What to do with pipe bonding


Now that my hot water pipes are replaced with all PEX, I'm left wondering what I should do with my bonding wire. I left the galvanized in place, simply cut them with the Sawsall and left in place, but the end of the bonding wire is attached to it. It's the end of the bonding wire, clamped to the last portion of the galvanized that I haven't hauled away. Should I cut the bond wire at the next pipe in the circuit - in this case the gas line, or should I simply unclamp it from the pipe and leave it dangling, or should I leave the galvanized pipe in place even though it doesn't go anywhere or do anything?
In case it isn't clear, the bonding wire goes from the panel, to the cold water line, to the gas line, then ends at the hot water line. The water line was replaced with PEX, but the pipes are still in place as is the bonding wire.
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On Sat, 10 Mar 2007 22:16:19 -0800, "Eigenvector"

You mean Grounding wire?
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Your interior metallic piping should be bonded to the service equipment. If you don't have any, or remove it, there would be nothing to bond. If you are only removing portions of it, make sure the bonding conductor is continuous to any piping that remains

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whats your outdoor line made of? if its metal bond to that.
if your replacing the outside line leave the old metal line in place and ground to that. a 50 foot unused line in the ground is still a excellent ground addition to your system.
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maybe bond to the hot water tank?
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"whats your outdoor line made of? if its metal bond to that.
if your replacing the outside line leave the old metal line in place and ground to that. a 50 foot unused line in the ground is still a excellent ground addition to your system."
Perhaps, but like I said the cold water line is already bonded and while I didn't include this in the original post, I already have a typical grounded electrical system anyway. I'm gonna go with what Grabowski suggested and just hang it somewhere out of the way and remove the rest of the galvanized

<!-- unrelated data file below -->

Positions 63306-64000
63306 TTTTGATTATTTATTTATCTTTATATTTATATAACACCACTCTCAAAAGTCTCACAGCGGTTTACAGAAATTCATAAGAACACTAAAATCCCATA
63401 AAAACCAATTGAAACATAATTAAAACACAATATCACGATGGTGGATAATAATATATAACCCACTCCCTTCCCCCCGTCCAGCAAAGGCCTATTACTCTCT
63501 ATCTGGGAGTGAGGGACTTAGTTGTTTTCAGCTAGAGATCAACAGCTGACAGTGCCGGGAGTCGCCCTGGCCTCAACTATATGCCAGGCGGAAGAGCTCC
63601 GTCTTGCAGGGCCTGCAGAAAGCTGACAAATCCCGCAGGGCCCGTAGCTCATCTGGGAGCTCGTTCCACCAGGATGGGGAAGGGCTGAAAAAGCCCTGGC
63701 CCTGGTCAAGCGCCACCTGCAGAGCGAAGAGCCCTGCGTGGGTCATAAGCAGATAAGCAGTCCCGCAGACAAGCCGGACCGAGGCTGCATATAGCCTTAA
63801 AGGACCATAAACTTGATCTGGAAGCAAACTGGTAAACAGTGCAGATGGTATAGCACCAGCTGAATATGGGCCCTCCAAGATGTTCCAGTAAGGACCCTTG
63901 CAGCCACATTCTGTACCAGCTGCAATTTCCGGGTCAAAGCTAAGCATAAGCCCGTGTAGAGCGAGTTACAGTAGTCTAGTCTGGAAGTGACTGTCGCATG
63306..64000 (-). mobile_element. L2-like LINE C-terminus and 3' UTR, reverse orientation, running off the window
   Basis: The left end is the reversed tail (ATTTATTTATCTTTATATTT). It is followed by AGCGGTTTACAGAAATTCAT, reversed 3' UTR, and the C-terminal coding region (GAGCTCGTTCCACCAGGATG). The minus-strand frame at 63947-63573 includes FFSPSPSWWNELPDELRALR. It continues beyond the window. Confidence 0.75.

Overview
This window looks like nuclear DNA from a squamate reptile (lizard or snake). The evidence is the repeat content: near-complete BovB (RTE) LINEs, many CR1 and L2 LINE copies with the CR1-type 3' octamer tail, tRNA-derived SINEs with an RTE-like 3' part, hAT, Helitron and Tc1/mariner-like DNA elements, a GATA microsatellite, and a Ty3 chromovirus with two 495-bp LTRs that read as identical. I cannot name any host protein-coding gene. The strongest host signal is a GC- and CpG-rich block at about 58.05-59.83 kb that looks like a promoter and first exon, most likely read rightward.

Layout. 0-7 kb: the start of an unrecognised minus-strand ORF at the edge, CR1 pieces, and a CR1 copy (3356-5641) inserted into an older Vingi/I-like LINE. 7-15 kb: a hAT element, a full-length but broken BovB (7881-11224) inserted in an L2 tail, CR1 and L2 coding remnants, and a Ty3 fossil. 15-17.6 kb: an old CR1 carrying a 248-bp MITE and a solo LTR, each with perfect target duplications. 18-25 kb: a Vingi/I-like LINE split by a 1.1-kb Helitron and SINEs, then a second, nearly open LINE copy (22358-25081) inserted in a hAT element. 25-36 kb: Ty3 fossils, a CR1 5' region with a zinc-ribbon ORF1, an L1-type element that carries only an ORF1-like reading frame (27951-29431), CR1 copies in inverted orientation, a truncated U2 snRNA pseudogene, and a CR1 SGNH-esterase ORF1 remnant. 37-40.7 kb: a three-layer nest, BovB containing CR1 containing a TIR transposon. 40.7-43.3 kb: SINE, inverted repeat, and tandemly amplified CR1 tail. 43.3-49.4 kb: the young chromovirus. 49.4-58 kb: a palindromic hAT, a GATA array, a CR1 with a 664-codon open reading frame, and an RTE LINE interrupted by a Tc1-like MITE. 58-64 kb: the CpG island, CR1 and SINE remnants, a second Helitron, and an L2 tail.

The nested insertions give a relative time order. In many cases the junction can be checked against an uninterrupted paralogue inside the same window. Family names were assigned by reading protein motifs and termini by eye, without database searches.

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Since there is nothing to bond to anymore I would just coil it up a bit and tack it to the wall or ceiling. I suppose that you could cut it back to the gas pipe, but I'm the type of person who would leave it there in case you change back to copper in 50 years. There is no need to leave the galvanized in place since it no longer is functional.
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Alright that sounds like a reasonable solution.
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On Sat, 10 Mar 2007 22:16:19 -0800, "Eigenvector"

Assuming your buried outdoor pipe is still metallic, just run a longer ground wire from the water heater all the way over to your water entrance pipe, and connect the clamp there. Even if you got to tack 50 feet of wire across your basement rafters, that's still better than having old sections of galvanized pipe, which serve no purpose if they are not connected to metal. DO NOT use the gas pipe. Thats a bad idea. Just get some bare, or green insulated wire of the same or thicker gauge as what you have now, and run it to your water entrance pipe, which is usually where the water meter is located.
If you dont have a metallic underground pipe, drive a ground rod outside and connect to that.
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Eigenvector wrote:

The purpose of the "bonding" wire is NOT to ground the electrical service. It's purpose is to ground the plumbing. If the "bonding" wire is attached to something that can never be touched by a human (instead of plumbing fixtures), it's irrelevant what you bond it to.
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